Posted on 04-11-2012
Filed Under (BUSINESS) by Shombit

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From Discomfort Zone column by Shombit Sengupta in Financial Express and Indian Express

Delicious foie gras, the sophisticated, upper crust goose or duck liver is savored as a rare delicacy in France. It’s the country’s “protected cultural and gastronomical heritage.” But little do people realize its inhuman making process. Californian animal rights activists have managed to ban foie gras sales from July 2012. Several European countries allow only “humane” methods for foie gras production. In France, geese or ducks are unnaturally force-fed (gavage) oil and corn through a pipe to grow an enlarged fatty liver within a short time. When paralyzed with overweight, their buttery flavored liver is extracted. Through complex processes this famous liver is prepared for sale either whole or as mousse, parfait or pate.

Drawing an analogy, I’m always shocked how Indian industry gives mandatory training to employees. They force-feed them, gavage style, to fulfill the training calendar. In executive education, does anyone care that participants from multiple cultures are not identical; they have diverse ways of knowledge absorption? Training can be akin to the goose liver making process; “knowledge” forced down their gullets. But do participants become perfect on deployment, the way the goose liver gets differentiated as rich, soft and melting on the tongue? Is anybody checking to extract relevant results from trained personnel?

Employees happily go for executive education as the training tag adds value to their curriculum vitae. So enterprises routinely satisfy employees as well as fulfill good Human Resources Development norms followed by international companies. Much of this however comprises rote learning, a carry-over from an education system that’s quite irrelevant to industry requirements.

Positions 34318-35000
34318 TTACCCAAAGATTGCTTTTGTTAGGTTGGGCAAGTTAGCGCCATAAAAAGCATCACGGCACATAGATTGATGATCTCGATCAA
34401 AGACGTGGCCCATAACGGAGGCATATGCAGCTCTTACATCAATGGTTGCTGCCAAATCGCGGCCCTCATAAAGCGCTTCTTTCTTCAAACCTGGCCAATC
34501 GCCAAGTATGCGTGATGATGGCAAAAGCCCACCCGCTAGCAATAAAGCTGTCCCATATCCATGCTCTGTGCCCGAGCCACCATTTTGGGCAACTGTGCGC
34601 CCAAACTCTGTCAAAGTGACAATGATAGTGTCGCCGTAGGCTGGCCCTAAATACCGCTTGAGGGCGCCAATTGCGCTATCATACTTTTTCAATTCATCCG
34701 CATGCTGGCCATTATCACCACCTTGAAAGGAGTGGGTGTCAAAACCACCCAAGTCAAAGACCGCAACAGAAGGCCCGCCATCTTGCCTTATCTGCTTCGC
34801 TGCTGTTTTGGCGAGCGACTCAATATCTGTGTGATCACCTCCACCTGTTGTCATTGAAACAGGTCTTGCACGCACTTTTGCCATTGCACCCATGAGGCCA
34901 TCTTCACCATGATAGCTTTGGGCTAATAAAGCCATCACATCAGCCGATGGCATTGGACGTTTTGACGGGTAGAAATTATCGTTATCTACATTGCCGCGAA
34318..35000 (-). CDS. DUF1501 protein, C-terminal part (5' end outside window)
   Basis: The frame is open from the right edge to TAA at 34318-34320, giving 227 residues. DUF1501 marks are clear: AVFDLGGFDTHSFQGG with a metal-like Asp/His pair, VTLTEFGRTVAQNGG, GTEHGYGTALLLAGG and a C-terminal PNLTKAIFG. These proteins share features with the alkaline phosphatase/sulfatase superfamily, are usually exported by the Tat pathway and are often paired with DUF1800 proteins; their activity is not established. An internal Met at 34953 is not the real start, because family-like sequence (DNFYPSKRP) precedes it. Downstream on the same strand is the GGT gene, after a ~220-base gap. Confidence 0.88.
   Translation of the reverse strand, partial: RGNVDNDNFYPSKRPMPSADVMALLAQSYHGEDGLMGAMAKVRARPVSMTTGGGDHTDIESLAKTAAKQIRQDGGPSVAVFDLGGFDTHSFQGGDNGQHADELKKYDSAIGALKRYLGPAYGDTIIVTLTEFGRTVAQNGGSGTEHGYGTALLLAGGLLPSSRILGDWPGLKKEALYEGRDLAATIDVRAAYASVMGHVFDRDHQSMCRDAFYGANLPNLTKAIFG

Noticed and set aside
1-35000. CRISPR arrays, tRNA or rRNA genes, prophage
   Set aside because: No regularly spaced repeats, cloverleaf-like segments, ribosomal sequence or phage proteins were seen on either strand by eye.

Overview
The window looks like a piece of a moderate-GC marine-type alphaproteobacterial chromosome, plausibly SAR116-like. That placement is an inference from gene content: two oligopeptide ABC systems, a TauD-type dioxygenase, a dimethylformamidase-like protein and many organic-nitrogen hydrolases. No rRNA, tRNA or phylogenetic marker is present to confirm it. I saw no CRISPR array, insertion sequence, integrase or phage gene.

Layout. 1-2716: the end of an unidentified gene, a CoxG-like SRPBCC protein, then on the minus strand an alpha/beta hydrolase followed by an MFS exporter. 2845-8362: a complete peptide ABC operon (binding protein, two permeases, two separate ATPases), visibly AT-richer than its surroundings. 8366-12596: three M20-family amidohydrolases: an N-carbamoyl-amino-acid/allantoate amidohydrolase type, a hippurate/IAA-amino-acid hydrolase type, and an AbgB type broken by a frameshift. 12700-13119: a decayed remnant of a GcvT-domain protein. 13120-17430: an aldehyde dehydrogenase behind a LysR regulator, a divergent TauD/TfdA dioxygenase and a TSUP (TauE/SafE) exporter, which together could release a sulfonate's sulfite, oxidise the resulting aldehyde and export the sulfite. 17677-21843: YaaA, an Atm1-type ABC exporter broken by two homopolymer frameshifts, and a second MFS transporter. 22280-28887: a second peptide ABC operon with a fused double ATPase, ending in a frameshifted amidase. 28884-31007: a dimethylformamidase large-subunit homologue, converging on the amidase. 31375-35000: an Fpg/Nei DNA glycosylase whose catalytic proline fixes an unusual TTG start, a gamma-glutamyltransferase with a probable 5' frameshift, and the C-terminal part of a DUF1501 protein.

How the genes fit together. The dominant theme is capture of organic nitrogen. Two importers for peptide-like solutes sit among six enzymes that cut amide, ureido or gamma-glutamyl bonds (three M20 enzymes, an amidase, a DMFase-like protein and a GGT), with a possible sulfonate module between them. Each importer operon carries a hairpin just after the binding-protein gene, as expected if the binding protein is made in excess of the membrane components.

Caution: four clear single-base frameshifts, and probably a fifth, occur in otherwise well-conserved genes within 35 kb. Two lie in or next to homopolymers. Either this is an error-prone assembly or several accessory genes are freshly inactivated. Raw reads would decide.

At the executive education desk I’ve experienced employees listening attentively, but their understanding and expressive flair is yet to develop. Oftentimes what’s learnt is never applied at work for lack of opportunity or initiative on the trainee’s part. On returning to work, a note on the takeaway from the HRD session is circulated; very soon that’s brushed under the carpet. For hands-on types of training sessions, companies expect trainees to apply the knowledge gained immediately training’s over. Such deployment doesn’t really measure up as no absorption time is given to practice and hone the skills just picked up.

Here’s an example of good absorption. When I’d arrived in Paris with no money and got into a sweeper’s job in a lithography print-shop, in 1974, another 20-year-old, a Japanese called Fukuda, came to learn lithography. Our office hours were 8 but he’d spend 12 hours learning nitty-gritties. Our French colleagues used to laugh at how he’d take photographs of all kinds of what they considered ridiculous, inconsequential things. Before leaving at his year-end, Fukuda showed us what he’d learnt. He segregated his 1800 photographs into detailed sections of the work process, what’s important, what’s to be avoided. The whole print shop was stunned at how he had processed and absorbed the learning in a practical sense. At the end, the quality of his lithogravieur engraving was higher than any of the French professionals working there the last 15 years.

The space in-between training and deployment is what I call the absorption stage. Let me illustrate the TAD learning process I’ve developed on maximizing the 3 stages of training, absorption and deployment. Companies generally ignore the most important absorption stage. This is the time that motivates, inspires, builds ownership and instills the self drive because here, through application and experimentation for perfection, the learner exercises his/her capacity to absorb the learning and become experienced.

Absorption quality in executive learning cannot work like foie gras force feeding. Measure it to wine from a French chateau where enough time is given for seasoning to get the right taste. In the real work-field, if just 20% absorption takes place, the trainee at least becomes an initiator who doesn’t treat training days as another variety of vacation. With 50% absorption, a superior performer emerges, and 80% absorption makes an unbeatable expert who’s a specialist at deployment. Companies have to oblige trainers to allow appropriate absorption time for the learning to sink in, for employees to get habituated to real execution formats as part of the learning process. Only then will valuable returns materialize in terms of predictable, improved behavior to be practiced as deployment at the workplace.

To download above article in PDF Foie gras-like training

Financial Express link:

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